Calvaria (skull)

Jump to: navigation, search
Bone: Calvaria (skull)
Gray's subject #47 189
/ Elsevier

WikiDoc Resources for Calvaria (skull)


Most recent articles on Calvaria (skull)

Most cited articles on Calvaria (skull)

Review articles on Calvaria (skull)

Articles on Calvaria (skull) in N Eng J Med, Lancet, BMJ


Powerpoint slides on Calvaria (skull)

Images of Calvaria (skull)

Photos of Calvaria (skull)

Podcasts & MP3s on Calvaria (skull)

Videos on Calvaria (skull)

Evidence Based Medicine

Cochrane Collaboration on Calvaria (skull)

Bandolier on Calvaria (skull)

TRIP on Calvaria (skull)

Clinical Trials

Ongoing Trials on Calvaria (skull) at Clinical

Trial results on Calvaria (skull)

Clinical Trials on Calvaria (skull) at Google

Guidelines / Policies / Govt

US National Guidelines Clearinghouse on Calvaria (skull)

NICE Guidance on Calvaria (skull)


FDA on Calvaria (skull)

CDC on Calvaria (skull)


Books on Calvaria (skull)


Calvaria (skull) in the news

Be alerted to news on Calvaria (skull)

News trends on Calvaria (skull)


Blogs on Calvaria (skull)


Definitions of Calvaria (skull)

Patient Resources / Community

Patient resources on Calvaria (skull)

Discussion groups on Calvaria (skull)

Patient Handouts on Calvaria (skull)

Directions to Hospitals Treating Calvaria (skull)

Risk calculators and risk factors for Calvaria (skull)

Healthcare Provider Resources

Symptoms of Calvaria (skull)

Causes & Risk Factors for Calvaria (skull)

Diagnostic studies for Calvaria (skull)

Treatment of Calvaria (skull)

Continuing Medical Education (CME)

CME Programs on Calvaria (skull)


Calvaria (skull) en Espanol

Calvaria (skull) en Francais


Calvaria (skull) in the Marketplace

Patents on Calvaria (skull)

Experimental / Informatics

List of terms related to Calvaria (skull)

Editor-In-Chief: C. Michael Gibson, M.S., M.D. [1]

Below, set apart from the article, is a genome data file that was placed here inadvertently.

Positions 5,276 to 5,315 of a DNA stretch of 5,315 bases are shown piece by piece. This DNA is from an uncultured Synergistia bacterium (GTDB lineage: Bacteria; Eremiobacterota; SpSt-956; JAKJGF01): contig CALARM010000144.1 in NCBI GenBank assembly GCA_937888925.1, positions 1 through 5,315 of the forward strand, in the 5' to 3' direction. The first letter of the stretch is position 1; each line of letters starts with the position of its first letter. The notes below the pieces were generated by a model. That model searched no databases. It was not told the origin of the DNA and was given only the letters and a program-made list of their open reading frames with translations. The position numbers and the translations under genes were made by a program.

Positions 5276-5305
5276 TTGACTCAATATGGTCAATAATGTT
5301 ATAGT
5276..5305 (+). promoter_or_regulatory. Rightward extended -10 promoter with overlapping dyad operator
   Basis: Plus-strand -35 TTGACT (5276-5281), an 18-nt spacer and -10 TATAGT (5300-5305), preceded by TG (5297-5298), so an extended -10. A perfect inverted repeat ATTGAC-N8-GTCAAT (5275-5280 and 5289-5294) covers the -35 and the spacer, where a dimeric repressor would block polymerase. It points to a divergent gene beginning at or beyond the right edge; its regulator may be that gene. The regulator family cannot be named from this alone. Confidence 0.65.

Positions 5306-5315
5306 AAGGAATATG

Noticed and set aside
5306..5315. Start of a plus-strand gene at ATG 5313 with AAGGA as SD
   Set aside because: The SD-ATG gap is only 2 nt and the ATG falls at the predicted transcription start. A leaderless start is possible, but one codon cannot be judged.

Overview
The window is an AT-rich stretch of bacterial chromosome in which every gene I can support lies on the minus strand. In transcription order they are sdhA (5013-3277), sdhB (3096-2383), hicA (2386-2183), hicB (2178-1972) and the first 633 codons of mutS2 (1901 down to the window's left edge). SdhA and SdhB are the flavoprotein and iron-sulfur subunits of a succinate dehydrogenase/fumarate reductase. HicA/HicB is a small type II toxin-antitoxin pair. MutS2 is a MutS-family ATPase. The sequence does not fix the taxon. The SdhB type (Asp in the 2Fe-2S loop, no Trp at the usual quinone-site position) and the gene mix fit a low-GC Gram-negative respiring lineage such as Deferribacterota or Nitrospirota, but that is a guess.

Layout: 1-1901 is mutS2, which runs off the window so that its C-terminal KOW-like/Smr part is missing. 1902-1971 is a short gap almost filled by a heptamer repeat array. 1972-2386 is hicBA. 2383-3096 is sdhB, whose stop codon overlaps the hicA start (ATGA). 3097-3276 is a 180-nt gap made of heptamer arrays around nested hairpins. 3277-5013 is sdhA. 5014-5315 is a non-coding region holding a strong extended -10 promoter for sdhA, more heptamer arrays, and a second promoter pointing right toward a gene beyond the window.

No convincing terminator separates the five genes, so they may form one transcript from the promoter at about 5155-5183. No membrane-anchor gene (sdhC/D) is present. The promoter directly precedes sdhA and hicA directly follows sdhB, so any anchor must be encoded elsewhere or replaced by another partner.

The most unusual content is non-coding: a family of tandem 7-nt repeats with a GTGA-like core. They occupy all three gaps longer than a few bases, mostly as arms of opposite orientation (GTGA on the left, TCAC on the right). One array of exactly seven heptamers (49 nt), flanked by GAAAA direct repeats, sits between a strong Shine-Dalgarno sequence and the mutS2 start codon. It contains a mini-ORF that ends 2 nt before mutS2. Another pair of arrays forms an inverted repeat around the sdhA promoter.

The calvaria (or calva, or skullcap) is the roof of the skull. It is formed by the following bones:

In a fetus, the formation of the Calvaria involves a process known as intramembranous ossification, although the base of the skull (underlying the brain) develops through endochondral ossification.

Inner surface of the skull-cap

The inner surface of the skull-cap is concave and presents depressions for the convolutions of the cerebrum, together with numerous furrows for the lodgment of branches of the meningeal vessels.

Along the middle line is a longitudinal groove, narrow in front, where it commences at the frontal crest, but broader behind; it lodges the superior sagittal sinus, and its margins afford attachment to the falx cerebri.

On either side of it are several depressions for the arachnoid granulations, and at its back part, the openings of the parietal foramina when these are present.

It is crossed, in front, by the coronal suture, and behind by the lambdoidal, while the sagittal lies in the medial plane between the parietal bones.

(Images courtesy of Melih Aktan M.D. Istanbul Medical Faculty, Turkey)

External links


  • Tubbs, R Shane (2008). "The intriguing history of the human calvaria: sinister and religious". Child's nervous system : ChNS : official journal of the International Society for Pediatric Neurosurgery. Germany. 24 (4): 417–22. doi:10.1007/s00381-007-0509-0. ISSN 0256-7040. PMID 18026961. Unknown parameter |month= ignored (help); Unknown parameter |quotes= ignored (help); Unknown parameter |coauthors= ignored (help)